Algae Online Monitor (AOM)

In a cooperation with Photon Systems Instruments, (Brno, Czech Republic), our department took part in the development of Algae Online Monitor (AOM). It is a simplified PAM fluorometer with through-flow measuring chamber and uses two LED diodes (blue 455 nm and orange/red 590 nm) alternately for fluorescence excitation. Due to this it is able to distinguish two basic groups of phytoplanktoncyanobacteria and green algae. The instrument has been adjusted for continuous in situ measurement. The amount of phytoplankton correlates with fluorescence signal, and is calculated as the area under the kinetics curve. Its limit of detection is about 300 to 400 cells of Microcystis aeruginosa per mL of measured sample, corresponding to the chlorophyll-a concentration of 0.02 µg L-1 approximately. AOM was tested in natural conditions during the season 2009-2010 and nowadays it is available as a commercial product of PSI company. This instrument is suitable for installation into e.g. drinking water plants for monitoring the occurrence and composition of phytoplankton in incoming water and enables to make decision about the need of change in water cleaning technology settings.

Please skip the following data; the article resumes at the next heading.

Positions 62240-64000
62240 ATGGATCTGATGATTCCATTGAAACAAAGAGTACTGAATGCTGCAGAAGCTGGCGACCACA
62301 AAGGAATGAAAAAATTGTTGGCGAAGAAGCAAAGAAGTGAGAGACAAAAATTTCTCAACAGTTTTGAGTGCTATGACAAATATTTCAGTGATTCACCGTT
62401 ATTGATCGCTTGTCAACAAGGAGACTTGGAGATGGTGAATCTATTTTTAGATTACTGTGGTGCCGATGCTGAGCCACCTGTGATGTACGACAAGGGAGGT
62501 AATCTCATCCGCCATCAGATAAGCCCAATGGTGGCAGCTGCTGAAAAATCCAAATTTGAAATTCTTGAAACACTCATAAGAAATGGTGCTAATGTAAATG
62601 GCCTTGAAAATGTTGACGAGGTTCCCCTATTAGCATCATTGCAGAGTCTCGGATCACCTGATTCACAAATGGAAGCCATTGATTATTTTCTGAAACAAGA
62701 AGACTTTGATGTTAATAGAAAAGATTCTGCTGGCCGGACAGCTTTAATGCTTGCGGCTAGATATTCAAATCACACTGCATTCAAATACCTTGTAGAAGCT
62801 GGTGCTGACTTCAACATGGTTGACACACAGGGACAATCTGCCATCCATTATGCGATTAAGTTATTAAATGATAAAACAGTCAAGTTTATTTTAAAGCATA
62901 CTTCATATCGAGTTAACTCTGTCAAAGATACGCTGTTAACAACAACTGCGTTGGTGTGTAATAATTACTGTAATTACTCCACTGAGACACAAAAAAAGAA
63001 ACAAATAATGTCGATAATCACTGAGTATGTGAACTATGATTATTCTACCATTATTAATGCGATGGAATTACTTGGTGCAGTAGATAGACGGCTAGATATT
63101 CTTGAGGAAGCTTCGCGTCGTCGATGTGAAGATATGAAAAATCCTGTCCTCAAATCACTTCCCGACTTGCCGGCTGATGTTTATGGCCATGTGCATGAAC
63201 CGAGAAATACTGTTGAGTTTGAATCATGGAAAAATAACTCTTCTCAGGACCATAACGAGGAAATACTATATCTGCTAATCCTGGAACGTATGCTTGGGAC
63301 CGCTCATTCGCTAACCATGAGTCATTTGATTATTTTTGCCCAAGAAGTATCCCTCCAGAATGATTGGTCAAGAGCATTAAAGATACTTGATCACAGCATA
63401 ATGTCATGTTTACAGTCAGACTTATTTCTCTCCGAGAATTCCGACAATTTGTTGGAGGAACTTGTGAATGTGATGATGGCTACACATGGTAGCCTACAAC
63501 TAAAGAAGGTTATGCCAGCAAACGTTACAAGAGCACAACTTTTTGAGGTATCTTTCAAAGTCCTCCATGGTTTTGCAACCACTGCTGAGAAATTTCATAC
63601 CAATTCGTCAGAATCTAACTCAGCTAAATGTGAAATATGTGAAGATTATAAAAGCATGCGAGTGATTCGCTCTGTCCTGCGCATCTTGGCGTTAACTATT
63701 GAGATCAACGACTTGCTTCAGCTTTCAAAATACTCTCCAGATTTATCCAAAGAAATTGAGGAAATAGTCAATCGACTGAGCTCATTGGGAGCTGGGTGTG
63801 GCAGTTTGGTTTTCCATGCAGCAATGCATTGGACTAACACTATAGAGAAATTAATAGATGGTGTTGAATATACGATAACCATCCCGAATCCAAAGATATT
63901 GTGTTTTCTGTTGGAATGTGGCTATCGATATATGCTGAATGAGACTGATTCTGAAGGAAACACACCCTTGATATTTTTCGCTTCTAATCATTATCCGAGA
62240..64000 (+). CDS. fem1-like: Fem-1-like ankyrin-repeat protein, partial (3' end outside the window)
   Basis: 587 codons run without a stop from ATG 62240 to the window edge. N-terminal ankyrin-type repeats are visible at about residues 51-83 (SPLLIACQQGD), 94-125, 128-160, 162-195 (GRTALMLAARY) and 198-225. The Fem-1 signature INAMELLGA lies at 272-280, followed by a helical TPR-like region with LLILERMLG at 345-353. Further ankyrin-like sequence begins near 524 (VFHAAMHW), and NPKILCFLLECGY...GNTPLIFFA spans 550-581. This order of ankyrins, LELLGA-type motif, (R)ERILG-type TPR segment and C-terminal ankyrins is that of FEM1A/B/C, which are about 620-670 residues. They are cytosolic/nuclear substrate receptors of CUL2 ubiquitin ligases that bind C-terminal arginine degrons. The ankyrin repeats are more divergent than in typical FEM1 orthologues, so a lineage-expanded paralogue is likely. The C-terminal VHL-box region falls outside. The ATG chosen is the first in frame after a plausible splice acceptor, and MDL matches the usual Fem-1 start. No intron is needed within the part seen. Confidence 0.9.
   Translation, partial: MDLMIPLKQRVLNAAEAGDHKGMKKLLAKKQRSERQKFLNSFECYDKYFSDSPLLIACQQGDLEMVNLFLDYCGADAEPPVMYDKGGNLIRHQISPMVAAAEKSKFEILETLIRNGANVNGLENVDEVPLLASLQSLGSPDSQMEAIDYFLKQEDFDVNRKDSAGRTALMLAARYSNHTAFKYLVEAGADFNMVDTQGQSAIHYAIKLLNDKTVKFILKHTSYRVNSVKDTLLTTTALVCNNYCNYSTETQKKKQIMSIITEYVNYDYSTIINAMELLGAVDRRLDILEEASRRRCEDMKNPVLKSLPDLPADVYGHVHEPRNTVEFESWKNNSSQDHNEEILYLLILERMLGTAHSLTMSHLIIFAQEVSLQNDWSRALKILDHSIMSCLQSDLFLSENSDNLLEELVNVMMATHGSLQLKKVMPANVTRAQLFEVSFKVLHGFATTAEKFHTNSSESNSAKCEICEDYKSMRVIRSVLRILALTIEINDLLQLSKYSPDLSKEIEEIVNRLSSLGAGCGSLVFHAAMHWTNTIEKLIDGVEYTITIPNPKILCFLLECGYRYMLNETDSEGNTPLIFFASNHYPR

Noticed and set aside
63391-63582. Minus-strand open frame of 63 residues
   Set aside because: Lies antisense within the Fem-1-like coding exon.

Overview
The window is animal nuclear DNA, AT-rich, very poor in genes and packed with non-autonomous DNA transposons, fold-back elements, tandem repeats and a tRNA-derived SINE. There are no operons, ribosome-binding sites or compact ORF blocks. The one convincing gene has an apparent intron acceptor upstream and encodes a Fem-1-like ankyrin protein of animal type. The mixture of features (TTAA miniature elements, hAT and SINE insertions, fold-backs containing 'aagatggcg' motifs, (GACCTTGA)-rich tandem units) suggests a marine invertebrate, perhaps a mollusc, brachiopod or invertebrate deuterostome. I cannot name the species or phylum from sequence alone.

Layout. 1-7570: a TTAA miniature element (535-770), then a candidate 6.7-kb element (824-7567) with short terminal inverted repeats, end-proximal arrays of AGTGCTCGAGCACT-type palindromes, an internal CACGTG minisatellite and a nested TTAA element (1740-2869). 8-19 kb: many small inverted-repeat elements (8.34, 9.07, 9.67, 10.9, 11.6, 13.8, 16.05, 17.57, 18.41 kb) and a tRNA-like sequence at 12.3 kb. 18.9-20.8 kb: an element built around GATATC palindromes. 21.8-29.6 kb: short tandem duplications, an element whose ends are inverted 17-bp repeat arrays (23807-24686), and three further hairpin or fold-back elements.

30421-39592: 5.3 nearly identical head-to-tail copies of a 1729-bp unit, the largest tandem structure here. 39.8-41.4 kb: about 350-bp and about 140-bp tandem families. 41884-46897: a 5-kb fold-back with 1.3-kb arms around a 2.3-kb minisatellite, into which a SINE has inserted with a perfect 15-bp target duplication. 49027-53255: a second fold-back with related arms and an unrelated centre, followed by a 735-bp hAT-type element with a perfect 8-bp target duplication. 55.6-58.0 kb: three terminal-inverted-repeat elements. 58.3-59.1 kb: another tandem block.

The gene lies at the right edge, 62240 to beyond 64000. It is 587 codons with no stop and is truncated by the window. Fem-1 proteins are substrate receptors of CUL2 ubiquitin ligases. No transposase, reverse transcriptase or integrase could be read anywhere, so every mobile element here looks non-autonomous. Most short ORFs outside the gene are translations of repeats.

Algae Online Monitor - data

Algae Online Monitor











CCT publications to above mentioned issue:

  • Gregor, J., Marsalek, B. (2004): Freshwater phytoplankton quantification by chlorophyll a: a comparative study of in vitro, in vivo and in situ methods. Water Research 38(3): 517-522.
  • Gregor, J., Marsalek, B. (2005): A simple in vivo fluorescence method for the selective detection and quantification of freshwater cyanobacteria and eukaryotic algae. Acta Hydrochimica et Hydrobiologica 33(2): 142-148.
  • Gregor, J., Marsalek, B., Sipkova, H. (2007): Detection and estimation of potentially toxic cyanobacteria in raw water at the drinking water treatment plant by in vivo fluorescence method. Water Research 41(1): 228-234.
  • Gregor, J., Jancula, D., Marsalek, B. (2008): Growth assays with mixed cultures of cyanobacteria and algae assessed by in vivo fluorescence: One step closer to real ecosystems? Chemosphere 70(10): 1873-1878.